Reasons to Go Raw
How to avoid carcinogens in cooked food
By Vesanto Melina, MS, Registered Dietitian
Have you ever thought of going mainly or entirely raw? You’ll likely shed a few pounds. And that’s not all. Some of our favorite tastes are linked to byproducts of cooking that are bad, bad, bad for us! When foods are cooked, especially at high temperatures, by-products can form that pose a threat to human health. Among the most notorious are heterocyclic amines (HCAs), polycyclic aromatic hydrocarbons (PAHs), advanced glycation end-products (AGEs), and acrylamide. Let’s see what’s cooking.
HCAs are chemicals that are created when meat, poultry, fish, and eggs are subjected to grilling, frying or barbequing. High temperatures and longer cooking generate more of these compounds. Indirect-heat methods such as stewing, steaming or poaching produce far fewer HCAs. (Roasting produces intermediate amounts.). Does cooking vegetables produce these chemicals? No, because the formation of HCAs involves the condensation of creatinine (found exclusively in muscle tissue) with amino acids (the building blocks of protein). In 2005, HCAs were officially added to the National Institutes of Health’s list of cancer-causing agents. HCAs increase our risk for a variety of cancers, including colorectal, stomach, pancreatic, and breast cancers.
Polycyclic Aromatic Hydrocarbons
PAHs are chemicals formed by the incomplete burning of carbon-containing substances in food or in fat that is heated above 392 degrees F (200 degrees C). PAHs are present in grilled or charred meat, poultry, and fish (especially where fat drips onto the heat source, such as a barbecue, and fumes rise or fat spatters back onto the food). PAHs also can form in toasted grains and in anything fried in oils. Like HCAs, PAHs are known to be mutagenic (they damage DNA). Lung, skin, and genitourinary cancers are linked to PAH intake.
Advanced Glycoxidation End-Products
AGEs are harmful end-products that are created when food is heated to high temperatures and also when fat is oxidized. Foods that are most concentrated in AGEs are broiled, grilled, and fried meats. AGEs also arise when cola ingredients, coffee, caramel, and baked goods are browned at temperatures of 310 degrees F (155 degrees C) or higher. Browned, caramelized foods appeal to our tastes and the food industry purposely uses the Maillard (browning) reaction to sell products. There is considerable evidence that AGEs impair immune system function, accelerate aging, and contribute to the progression of diabetes, cardiovascular disease, stroke, kidney disease, eye diseases, nerve diseases and Alzheimer’s disease.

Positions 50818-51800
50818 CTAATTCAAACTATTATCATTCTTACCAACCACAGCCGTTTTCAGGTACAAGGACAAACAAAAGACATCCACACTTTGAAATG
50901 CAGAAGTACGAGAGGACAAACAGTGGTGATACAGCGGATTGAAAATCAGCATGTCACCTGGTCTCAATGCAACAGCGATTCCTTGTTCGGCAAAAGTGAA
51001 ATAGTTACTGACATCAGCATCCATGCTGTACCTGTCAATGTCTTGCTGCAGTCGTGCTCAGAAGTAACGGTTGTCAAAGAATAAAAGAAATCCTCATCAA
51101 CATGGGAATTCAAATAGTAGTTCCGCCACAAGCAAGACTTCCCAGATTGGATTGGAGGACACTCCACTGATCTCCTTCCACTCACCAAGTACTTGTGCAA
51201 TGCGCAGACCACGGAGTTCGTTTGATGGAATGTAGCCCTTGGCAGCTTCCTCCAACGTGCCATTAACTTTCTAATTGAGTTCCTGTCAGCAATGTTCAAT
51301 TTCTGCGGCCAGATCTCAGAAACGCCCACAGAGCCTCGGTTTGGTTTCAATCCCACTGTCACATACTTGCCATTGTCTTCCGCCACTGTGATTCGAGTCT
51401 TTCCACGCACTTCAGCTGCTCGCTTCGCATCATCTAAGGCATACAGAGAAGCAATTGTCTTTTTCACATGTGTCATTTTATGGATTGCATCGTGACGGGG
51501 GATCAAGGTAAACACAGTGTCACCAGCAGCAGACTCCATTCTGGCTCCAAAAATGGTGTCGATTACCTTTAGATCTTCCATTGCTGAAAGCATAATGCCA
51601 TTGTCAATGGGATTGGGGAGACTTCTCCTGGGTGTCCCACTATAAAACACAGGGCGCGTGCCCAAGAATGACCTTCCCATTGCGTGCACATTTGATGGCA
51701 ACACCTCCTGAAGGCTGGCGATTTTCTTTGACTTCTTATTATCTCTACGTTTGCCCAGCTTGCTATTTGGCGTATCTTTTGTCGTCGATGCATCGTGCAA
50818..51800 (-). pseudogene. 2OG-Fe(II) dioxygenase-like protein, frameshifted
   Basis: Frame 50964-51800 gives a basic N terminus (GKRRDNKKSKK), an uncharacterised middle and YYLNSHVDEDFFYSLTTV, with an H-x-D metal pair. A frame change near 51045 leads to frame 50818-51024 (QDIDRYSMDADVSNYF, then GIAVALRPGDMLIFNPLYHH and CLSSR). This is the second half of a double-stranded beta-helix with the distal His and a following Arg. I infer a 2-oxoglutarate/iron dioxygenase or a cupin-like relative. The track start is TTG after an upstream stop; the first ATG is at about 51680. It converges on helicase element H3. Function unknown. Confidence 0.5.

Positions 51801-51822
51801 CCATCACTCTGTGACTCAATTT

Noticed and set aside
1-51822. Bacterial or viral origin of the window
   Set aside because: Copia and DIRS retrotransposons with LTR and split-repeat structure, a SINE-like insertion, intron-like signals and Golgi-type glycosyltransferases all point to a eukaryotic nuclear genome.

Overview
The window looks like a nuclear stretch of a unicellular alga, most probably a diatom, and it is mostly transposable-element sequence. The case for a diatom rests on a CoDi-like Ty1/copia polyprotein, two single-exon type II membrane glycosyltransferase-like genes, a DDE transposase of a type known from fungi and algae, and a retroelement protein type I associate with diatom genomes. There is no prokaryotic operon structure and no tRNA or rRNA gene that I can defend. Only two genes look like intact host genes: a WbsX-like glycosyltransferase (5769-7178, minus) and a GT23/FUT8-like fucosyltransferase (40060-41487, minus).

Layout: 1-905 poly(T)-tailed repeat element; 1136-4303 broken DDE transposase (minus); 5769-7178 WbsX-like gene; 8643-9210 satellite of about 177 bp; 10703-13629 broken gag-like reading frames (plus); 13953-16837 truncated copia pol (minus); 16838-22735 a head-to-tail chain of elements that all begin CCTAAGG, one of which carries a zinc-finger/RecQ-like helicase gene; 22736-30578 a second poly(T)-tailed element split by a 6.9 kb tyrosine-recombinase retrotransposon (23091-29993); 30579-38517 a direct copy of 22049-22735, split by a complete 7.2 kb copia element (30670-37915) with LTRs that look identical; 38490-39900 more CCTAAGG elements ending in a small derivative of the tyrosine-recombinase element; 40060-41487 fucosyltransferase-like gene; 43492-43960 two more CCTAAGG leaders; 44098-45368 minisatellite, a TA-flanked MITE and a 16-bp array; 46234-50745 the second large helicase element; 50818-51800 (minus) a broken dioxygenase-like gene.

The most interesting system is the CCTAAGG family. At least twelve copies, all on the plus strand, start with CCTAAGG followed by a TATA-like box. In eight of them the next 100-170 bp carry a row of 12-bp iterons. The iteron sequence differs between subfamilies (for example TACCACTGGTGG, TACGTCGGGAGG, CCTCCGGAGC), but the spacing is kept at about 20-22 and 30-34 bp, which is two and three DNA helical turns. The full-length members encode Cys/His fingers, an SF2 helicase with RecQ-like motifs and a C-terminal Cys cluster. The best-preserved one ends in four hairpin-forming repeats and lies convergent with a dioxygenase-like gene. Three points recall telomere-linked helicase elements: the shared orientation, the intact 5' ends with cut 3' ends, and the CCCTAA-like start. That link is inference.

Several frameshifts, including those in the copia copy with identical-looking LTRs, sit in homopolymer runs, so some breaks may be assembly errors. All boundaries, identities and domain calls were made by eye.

In 2002, Swedish researchers discovered that a compound known as acrylamide forms when certain high carbohydrate foods are subjected to temperatures of 248 degrees F (120 degrees C) or higher, especially for a longer period of time. Canadian scientists learned that most acrylamide develops when the amino acid asparagine reacts with naturally occurring sugars such as glucose. This occurs during the later stages of baking, roasting, or frying when foods start to dry out a little and the surface temperature rises. The most concentrated food sources of acrylamide are potato chips, other baked or fried salty snacks, and French fries, as potatoes are particularly high in asparagine. Other food sources of acrylamide are crackers, crisp breads, pretzels, breads (especially toasted), cold cereals that have been toasted, and other foods processed at high temperatures such as coffee and cocoa. Acrylamide was evaluated by the International Agency for Research on Cancer and classified as “probably carcinogenic to humans” and in 2002, the European Commission’s Scientific Committee on Food (SCF) recommended that dietary acrylamide levels be reduced.
Take Home Message:
1. Keep your intakes of HCAs, PAHs, AGEs, and acrylamide as low as possible:
2. Sell or give away your barbecue.
3. When cooking, boil or steam foods because temperatures reach only the temperature of boiling water, 212 degrees F (100 degrees C).
4. Let raw plant foods occupy more and more space on your plate.
Vesanto Melina is a dietitian and author. To learn more about the why’s and how’s of raw and high-raw diets, see the very new Becoming Raw, The Essential Guide to Raw Vegan Diets (by B. Davis and V. Melina, 2010) and the Raw Food Revolution Diet. For personal nutritional consultations, phone: 604-882-6782 or visit www.nutrispeak.com.
This month, we are pleased to include this wonderful article about the science of going raw by Vesanto Melina from her new book Becoming Raw, The Essential Guide to Raw Vegan Diets. We’re also including recipes for Celeriac Linguini with Bolognese Sauce and Hemp-Parmesan from the book in our recipe section, and Living Light Marketplace is offering a special book bundle price when you buy the book with The Raw Food Diet Revolution (by Davis, Melina, and Cherie Soria). We are very excited to highlight this exceptional book by two of our favorite people, Brenda Davis and Vesanto Melina.